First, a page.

The full extent of FTX’s financial disarray is becoming clearer as the failed crypto exchange’s new management combs for cash as part of the bankruptcy process.
In the company’s first Chapter 11 hearing in Delaware Tuesday, restructuring attorney James Bromley said that a “substantial amount” of assets have been stolen or are missing.
FTX, formerly one of the most trusted brands in crypto, filed for bankruptcy earlier this month. Its CEO and founder, Sam Bankman-Fried, resigned, marking the implosion of his multi-billion-dollar crypto empire.
The swift downfall of FTX and Bankman-Fried has shaken investors’ confidence in the industry and sparked liquidity crises at other crypto firms.
Bromley called FTX’s failure “one of the most abrupt and difficult corporate collapses in the history of Corporate America.” He described the network of FTX entities as an international organization “run effectively as a personal fiefdom of Sam Bankman-Fried.”
In sifting through the rubble of FTX and its more than 130 affiliated companies, Bromley said that Bankman-Fried’s mismanagement and unreliable record-keeping has left lawyers with an incomplete picture of the companies’ finances.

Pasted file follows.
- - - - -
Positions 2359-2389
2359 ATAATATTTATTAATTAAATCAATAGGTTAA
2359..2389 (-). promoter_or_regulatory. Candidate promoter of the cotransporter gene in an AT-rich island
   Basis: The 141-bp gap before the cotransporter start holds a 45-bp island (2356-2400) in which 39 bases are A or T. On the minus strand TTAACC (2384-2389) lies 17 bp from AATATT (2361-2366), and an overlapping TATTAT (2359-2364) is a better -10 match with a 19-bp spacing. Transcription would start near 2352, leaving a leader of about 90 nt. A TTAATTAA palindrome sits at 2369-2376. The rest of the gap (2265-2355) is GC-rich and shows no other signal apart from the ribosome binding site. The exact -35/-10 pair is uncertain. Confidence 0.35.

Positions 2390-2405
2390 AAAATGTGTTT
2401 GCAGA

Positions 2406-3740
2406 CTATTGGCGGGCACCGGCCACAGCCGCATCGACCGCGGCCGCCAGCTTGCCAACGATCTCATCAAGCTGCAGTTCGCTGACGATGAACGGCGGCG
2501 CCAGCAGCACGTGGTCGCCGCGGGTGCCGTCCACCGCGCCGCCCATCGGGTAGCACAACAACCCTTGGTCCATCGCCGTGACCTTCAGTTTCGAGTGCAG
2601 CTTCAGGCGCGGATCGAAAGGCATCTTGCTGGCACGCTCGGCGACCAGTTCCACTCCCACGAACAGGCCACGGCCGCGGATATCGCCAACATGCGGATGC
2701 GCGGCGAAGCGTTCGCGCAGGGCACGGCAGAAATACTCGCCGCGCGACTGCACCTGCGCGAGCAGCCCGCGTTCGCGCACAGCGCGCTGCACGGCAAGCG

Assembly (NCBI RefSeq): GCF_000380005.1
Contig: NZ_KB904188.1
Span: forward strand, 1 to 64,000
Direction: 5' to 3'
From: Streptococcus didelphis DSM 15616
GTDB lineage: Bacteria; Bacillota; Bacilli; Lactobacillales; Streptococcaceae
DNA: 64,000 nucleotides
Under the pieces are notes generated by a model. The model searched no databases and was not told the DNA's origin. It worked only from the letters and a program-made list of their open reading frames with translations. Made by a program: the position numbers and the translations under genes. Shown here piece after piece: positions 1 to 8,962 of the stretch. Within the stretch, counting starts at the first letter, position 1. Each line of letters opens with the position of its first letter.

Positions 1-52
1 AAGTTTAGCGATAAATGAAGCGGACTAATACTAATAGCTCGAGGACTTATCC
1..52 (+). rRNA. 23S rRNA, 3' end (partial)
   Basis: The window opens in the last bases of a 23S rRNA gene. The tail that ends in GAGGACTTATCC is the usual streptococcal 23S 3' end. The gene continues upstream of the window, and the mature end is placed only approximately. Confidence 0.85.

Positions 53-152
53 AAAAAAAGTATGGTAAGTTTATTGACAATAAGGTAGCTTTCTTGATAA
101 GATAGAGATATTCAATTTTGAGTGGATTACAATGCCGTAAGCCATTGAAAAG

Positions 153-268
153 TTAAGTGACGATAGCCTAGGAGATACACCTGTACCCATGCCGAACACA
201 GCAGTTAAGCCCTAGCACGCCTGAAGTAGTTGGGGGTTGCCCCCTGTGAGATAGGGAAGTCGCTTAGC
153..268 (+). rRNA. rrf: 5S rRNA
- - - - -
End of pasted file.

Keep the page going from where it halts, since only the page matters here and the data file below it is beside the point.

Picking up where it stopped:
Bromley didn’t specify how much money was stolen or missing, but noted that FTX has been hit with cyber attacks since it began bankruptcy proceedings on November 11.
Ahead of the hearing, lawyers for FTX submitted filings that showed the company and its affiliates had a total of $1.2 billion in cash — more than double the amount estimated in a previous court filing.
The updated figure underscores what FTX’s new chief executive described last week as a total lack of centralized cash controls under the management of Bankman-Fried.
In a filing last week, the CEO, John J. Ray III, said the new management team had been able to only approximate the amount of cash on hand at around $564 million.
Financial trouble spreads
It’s been a chaotic month for the crypto industry as the failure of FTX has set off a contagion that has left several other firms in financial peril.
One of those firms, a crypto brokerage called Genesis, halted withdrawals last week, citing an “abnormal” number of requests that exceeded its current liquidity.
On Monday, Bloomberg reported that Genesis was struggling to raise an additional $1 billion in cash for its lending arm and that the firm is warning potential investors that it may need to file for bankruptcy. The report cited unnamed sources; Genesis didn’t immediately respond to CNN Business’ request for comment.
Another prominent crypto lender, BlockFi, halted withdrawals as FTX unraveled and appeared to be staring down bankruptcy of its own, according to the Wall Street Journal.
When asked for comment, a BlockFi representative referred CNN Business to the company’s previous statement on its blog, reiterating that there were “a number of scenarios” under consideration. “We are doing the work now to determine the best path forward for our clients,” the company said.